Sansa Takes on Zune with Connected MP3 Player

By Tim Gideon  |  Posted 2007-01-08 Print this article Print

SanDisk's pride and joy will "un-tether users from their PCs." (

LAS VEGAS - With a little help from manufacturing partner ZING, SanDisk on Monday unveiled the Sansa Connect, which for all intents and purposes seems to be positioned by the company as a direct competitor to the Microsoft Zune.

Designed for use in Wi-Fi hotspots (although it functions as a regular MP3 player when there is no wireless signal to be found), the Connect accesses online music services without a PC, and users can both stream or download content. It has an internal speaker and the ability to expand the internal 4 Gbytes of memory.

So can you send a song to a friend wirelessly, just like the Zune? Well, because the Connect utilizes music services, the answer is yes.

If a customer is on the same music service as his buddy and wants to send him the hottest new track, a Connect owner just needs to ping him with the player, and the friend can rock out immediately to the new song, SanDisk said. According to the company, a Connect is not even required – Connect-to-PC connections are supported as well. Furthermore, since its within the confines of a music service, there arent any restrictions on how many times the track can be played.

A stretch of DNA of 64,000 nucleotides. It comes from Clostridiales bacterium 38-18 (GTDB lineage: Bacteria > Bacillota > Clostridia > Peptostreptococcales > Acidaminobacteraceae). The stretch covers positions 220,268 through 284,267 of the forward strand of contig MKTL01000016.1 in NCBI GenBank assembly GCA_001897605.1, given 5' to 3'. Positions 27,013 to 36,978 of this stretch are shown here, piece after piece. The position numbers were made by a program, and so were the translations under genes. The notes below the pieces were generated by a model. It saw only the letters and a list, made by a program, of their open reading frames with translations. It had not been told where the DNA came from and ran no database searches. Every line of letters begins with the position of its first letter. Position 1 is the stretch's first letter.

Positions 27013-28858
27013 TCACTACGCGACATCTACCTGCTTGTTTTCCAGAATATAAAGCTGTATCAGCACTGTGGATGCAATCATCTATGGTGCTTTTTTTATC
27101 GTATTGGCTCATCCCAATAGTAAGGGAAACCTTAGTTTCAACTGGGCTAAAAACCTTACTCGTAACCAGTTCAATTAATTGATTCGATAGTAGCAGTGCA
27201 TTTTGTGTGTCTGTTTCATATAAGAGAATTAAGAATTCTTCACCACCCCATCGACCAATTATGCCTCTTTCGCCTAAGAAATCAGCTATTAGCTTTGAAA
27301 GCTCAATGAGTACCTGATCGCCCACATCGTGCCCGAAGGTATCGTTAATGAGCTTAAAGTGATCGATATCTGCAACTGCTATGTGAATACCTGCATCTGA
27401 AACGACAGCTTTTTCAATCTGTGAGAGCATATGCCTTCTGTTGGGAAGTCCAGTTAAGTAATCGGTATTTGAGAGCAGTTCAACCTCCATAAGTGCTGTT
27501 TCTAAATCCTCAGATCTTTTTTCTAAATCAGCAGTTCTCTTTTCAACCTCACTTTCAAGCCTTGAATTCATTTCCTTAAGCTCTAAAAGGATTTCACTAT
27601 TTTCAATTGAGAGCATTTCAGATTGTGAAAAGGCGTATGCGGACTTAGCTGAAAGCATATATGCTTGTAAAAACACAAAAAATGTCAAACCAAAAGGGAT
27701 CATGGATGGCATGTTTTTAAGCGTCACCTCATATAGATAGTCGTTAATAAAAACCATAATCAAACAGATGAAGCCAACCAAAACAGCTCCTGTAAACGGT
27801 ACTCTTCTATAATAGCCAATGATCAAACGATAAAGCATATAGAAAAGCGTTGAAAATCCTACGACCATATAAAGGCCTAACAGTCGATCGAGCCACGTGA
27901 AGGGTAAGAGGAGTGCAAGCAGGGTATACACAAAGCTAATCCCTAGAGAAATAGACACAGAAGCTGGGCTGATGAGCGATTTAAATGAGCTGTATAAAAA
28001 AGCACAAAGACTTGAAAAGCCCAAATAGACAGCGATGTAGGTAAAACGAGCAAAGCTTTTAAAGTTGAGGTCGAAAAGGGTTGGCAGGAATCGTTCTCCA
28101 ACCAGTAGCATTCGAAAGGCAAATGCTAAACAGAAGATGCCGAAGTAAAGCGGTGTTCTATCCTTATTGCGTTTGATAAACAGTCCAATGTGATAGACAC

There is also a photo playback feature, and the ability to download photos wirelessly as well.

Read the full story on Sansa Takes on Zune With Connected MP3 Player Check out eWEEK.coms for the latest news in desktop and notebook computing.
Tim Gideon is the Lead Audio and Video Analyst for PC Magazine. After joining PC Mag in December 2006, he immediately shopped on eBay for a vintage Yankees pennant to hang next to his vintage Redskins pennant in his cubicle. He spends most of his time in the labs testing the latest MP3 players, headphones, and media extenders. Tim's free time is spent either recording music in the home studio he's been building since childhood or destroying opponents in Scrabble. Previously, he freelanced for PC Magazine and several other publications.

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